A new study, published in the journal Nature Climate Change, suggests that the global warming already anticipated by scientists could thaw much more permafrost than previously expected. Permafrost is frozen land that accounts for six million square miles of the earth. The new study shows that each degree Celsius of warming could thaw as much as 1.5 million square miles of permafrost. That number is about 20 percent higher than has been predicted by prior studies, according to Sarah E. Chadburn, University of Leeds researcher and lead author of the study.
“Previous estimates of global changes in permafrost were done using climate models. Our approach is more based on using historical observations and extrapolating that to the future. It’s a very simple approach,” said Chadburn.
Though permafrost thaws gradually, it has already caused problems for roads, building foundations, and other infrastructure in areas with permafrost, such as Northern Alaska or Siberia. In a vicious cycle, the thawing also contributes to climate change, as organic matter decomposes as it warms, it emits greenhouse gases into the atmosphere.
Chadburn and other researchers sought to find out how permafrost would be affected if the world were to meet the targets of the 2015 Paris climate agreement, keeping temperature increases to 1.5 degrees Celsius or less. That goal was widely considered ambitious. The researchers found that an increase of two degrees – just over the Paris target – would cause about 2.5 million square miles of permafrost to thaw, based on a 1960 to 1990 baseline. That amount comprises about 40 percent of the world’s total. Meeting the Paris targets would reduce that by 30 percent, according to the report.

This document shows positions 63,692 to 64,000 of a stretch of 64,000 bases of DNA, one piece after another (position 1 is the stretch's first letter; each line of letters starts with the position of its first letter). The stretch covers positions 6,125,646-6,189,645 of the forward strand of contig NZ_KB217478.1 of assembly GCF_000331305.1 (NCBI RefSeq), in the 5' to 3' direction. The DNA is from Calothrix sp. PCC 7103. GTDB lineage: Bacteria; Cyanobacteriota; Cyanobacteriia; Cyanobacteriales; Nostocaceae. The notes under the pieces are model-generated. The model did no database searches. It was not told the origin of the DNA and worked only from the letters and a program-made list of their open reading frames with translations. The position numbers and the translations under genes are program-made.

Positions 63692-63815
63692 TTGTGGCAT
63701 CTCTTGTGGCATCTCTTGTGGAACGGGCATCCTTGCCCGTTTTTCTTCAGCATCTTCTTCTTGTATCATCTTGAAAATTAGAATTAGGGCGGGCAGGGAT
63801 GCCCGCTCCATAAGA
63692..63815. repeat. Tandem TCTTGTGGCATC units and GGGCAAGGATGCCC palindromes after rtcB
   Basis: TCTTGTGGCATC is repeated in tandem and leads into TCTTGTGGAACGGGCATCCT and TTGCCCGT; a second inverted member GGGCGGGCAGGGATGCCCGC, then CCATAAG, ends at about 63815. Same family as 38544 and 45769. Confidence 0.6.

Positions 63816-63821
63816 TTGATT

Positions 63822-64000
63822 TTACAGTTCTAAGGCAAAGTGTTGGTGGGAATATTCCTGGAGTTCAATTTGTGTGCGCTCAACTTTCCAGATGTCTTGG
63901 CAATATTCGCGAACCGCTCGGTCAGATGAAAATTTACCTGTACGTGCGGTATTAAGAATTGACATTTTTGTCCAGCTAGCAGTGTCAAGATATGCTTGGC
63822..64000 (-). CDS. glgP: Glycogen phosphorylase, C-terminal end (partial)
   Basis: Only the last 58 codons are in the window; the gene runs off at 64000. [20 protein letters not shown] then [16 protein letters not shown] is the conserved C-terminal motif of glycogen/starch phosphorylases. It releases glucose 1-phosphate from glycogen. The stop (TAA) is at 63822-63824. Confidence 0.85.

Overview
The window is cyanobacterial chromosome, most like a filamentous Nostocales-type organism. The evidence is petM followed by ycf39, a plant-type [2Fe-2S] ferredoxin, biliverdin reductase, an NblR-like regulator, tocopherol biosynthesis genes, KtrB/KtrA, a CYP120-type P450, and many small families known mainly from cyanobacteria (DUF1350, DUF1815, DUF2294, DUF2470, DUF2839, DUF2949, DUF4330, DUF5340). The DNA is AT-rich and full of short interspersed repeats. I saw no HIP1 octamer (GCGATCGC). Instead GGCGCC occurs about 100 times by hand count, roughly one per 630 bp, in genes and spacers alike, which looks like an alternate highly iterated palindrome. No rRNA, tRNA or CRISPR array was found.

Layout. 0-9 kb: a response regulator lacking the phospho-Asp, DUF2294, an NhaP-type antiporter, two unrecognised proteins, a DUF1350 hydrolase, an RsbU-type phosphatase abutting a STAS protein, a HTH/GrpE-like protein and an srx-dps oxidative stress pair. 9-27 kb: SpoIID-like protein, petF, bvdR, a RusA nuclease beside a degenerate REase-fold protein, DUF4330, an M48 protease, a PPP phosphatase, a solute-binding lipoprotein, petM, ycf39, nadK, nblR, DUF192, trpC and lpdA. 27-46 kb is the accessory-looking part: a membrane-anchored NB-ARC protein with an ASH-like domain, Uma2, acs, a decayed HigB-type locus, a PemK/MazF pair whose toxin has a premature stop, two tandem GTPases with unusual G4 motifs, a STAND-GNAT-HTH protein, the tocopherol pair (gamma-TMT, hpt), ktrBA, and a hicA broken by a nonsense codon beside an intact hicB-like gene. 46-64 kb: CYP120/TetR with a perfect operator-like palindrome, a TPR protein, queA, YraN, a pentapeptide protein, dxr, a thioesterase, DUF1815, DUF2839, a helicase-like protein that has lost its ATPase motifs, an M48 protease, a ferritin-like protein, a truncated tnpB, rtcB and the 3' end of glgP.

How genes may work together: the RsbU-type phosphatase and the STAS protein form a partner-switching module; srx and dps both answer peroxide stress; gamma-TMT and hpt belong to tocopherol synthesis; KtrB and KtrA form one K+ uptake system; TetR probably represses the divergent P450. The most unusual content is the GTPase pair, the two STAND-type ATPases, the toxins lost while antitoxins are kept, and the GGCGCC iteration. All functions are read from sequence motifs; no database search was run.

If both those targets are missed, the report showed that the consequences could be disastrous. Increases of 5 degrees Celsius would leave only 20 percent of the world’s total of permafrost.
According to permafrost expert Edward A. G. Schuur from Northern Arizona University, the report is “an important and interesting calculation of where permafrost will be at some distant point in the future as we undergo climate warming.”
“What’s really important is this is based on totally different assumptions. It’s useful because it gives us a different perspective,” he added.
Schuur also said that such a loss of permafrost would have a vast impact on the world, and especially on the people who live in areas with permafrost.
According to Schuur:
“There will be surface changes that affect everyone who lives there. I don’t think there’s any place in the permafrost zone that’s remote enough to escape changes.”